Working on a ward, nurses quickly realise if the manager is tough and quick to assign blame if mistakes occur, is not a good learning environment.

Contrast that with a nurse manager on another unit that recognises that nurses work in a complex environment and acknowledges that no nurse would willingly seek to harm a patient.

Which unit would report the most errors and make the most errors?

It turns out that nurses with a manager that was tough and quick to assign blame reported the least errors, yet made more errors.

The other unit reported more errors but were making fewer errors overall.

This occurred because the nurses with a nurse manager who understood that nurses worked in a complex environment and did not seek to harm were reporting more errors because they learnt from the errors and were not making the same mistakes again.

The unit that had a tough nurse manger, where nurses were afraid of speaking up because they feared the consequences. The opportunity of learning from mistakes did not occur.

And errors continued to harm patients.

Most people would think that reducing the penalties for errors would lead to an increase in errors.

The complete opposite occurs when nurses believe that reporting errors and near-misses as learning opportunities.

The confidence to report an error and know that accusations and blame will not occur will lead to a reduction in insurance claims and lawsuits.

Cognitive dissonance is where there is tension when your beliefs are challenged by evidence.

Most of us would think of ourselves as rational and smart.

We think of ourselves as capable of making sound judgements.

We think that we are not easily duped.

So when an error occurs, our self-esteem is threatened.

We become uncomfortable and terrified.

After all we know that these errors can have serious consequences.

So there are two ways to deal with that.

The first is accept that our original judgement is at fault but that is threatening.

The second is denial.

You could argue that the evidence as presented is wrong, (know as reframing).

This means that you can carry on knowing that you were right all along.

And you are able to retain the reassuring sense that you are smart and rational.

Cognitive dissonance is a deeply ingrained human trait.

The greater the consequences about our judgement, the more likely it is that you will manipulate any new evidence that calls your judgement into question.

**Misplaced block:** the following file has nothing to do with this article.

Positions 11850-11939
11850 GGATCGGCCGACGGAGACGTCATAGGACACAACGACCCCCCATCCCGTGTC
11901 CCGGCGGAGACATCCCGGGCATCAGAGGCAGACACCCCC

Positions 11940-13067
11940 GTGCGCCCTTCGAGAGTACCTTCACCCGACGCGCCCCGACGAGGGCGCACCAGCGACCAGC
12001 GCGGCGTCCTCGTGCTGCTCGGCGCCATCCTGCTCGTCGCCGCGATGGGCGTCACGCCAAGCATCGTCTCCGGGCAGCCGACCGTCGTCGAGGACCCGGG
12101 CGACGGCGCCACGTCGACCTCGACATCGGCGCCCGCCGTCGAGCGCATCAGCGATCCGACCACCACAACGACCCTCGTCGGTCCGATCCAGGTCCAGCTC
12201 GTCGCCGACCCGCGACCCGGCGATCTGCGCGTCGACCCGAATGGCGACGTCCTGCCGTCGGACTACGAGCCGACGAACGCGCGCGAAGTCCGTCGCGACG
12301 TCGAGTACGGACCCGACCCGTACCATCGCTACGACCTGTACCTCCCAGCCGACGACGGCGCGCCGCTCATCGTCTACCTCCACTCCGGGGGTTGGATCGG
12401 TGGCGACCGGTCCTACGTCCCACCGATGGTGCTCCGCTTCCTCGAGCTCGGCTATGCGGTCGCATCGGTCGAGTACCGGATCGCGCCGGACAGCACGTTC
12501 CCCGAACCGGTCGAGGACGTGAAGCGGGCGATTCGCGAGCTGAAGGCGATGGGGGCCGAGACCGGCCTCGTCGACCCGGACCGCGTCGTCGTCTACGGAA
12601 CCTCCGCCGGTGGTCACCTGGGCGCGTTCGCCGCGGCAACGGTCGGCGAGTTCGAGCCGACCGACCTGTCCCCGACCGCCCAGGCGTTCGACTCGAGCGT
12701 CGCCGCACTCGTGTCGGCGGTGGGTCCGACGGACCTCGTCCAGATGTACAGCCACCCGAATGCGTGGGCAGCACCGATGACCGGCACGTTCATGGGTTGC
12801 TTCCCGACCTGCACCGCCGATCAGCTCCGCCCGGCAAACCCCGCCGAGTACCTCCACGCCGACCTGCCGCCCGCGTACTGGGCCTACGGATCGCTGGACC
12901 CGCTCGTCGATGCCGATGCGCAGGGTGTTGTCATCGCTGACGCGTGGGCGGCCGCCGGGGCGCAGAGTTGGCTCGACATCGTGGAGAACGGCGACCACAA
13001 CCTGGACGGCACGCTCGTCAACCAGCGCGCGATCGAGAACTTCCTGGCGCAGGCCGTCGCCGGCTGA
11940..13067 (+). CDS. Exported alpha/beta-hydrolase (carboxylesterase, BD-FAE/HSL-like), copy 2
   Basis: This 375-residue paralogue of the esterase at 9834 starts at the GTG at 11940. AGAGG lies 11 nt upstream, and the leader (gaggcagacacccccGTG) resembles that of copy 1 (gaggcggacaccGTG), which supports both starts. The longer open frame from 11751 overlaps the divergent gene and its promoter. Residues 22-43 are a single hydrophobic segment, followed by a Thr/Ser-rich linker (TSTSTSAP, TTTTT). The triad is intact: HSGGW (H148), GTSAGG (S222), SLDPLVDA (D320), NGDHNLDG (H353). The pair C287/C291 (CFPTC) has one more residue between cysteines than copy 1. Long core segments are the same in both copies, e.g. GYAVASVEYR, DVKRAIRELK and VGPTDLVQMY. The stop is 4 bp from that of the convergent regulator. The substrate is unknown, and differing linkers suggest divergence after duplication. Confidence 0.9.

Or you will ignore it all together.

Going back to the two units from earlier, the difference could not have been more stark.

One unit had a punitive culture and the other had a learning culture.

The consequences for patient care were different.

If you said to the punitive nurse manager that changing the culture to a learning environment, would result in fewer errors.

The challenge to that nurse managers judgment is enormous.

What seemed right is wrong.

Improvements will occur only when there is a willingness to learn from failure.

No one deliberately goes out of their way to make an error.

The reasons behind the error need to be investigated thoroughly.

It is laughable how far people will go to justify their decisions despite the contradictory evidence to the contrary.

You may not realise that you do it yourself.

There are two types of deception – external and internal.

Deceiving anyone has a clear benefit.

You know that you have deceived and privately you will acknowledge it to yourself.

Maybe you will change the way you do your work to prevent a future error from occurring.

But self justifying to yourself is insidious.

It eats away at the potential to learn.

How do you learn if you have convinced yourself that an error did not occur?

There is a benefit to self justification.

You will stop agonising over it and get a good night’s sleep.

But you will learn nothing.

In order to deal with the consequences of harming patients, health professionals reframe the evidence.

This protects their self worth and justifies non disclosure.

Cognitive dissonance allows good nurses to harm those they are caring for.

Not just once but again and again.

Learning from your mistakes improves care.

All nurses should hope to work in an area that encourages just that.

To learn more about cognitive dissonance and learning from failure:

Edmondson, Amy C. “Strategies for learning from failure.” Harvard Business Review 89.4 (2011): 48-55.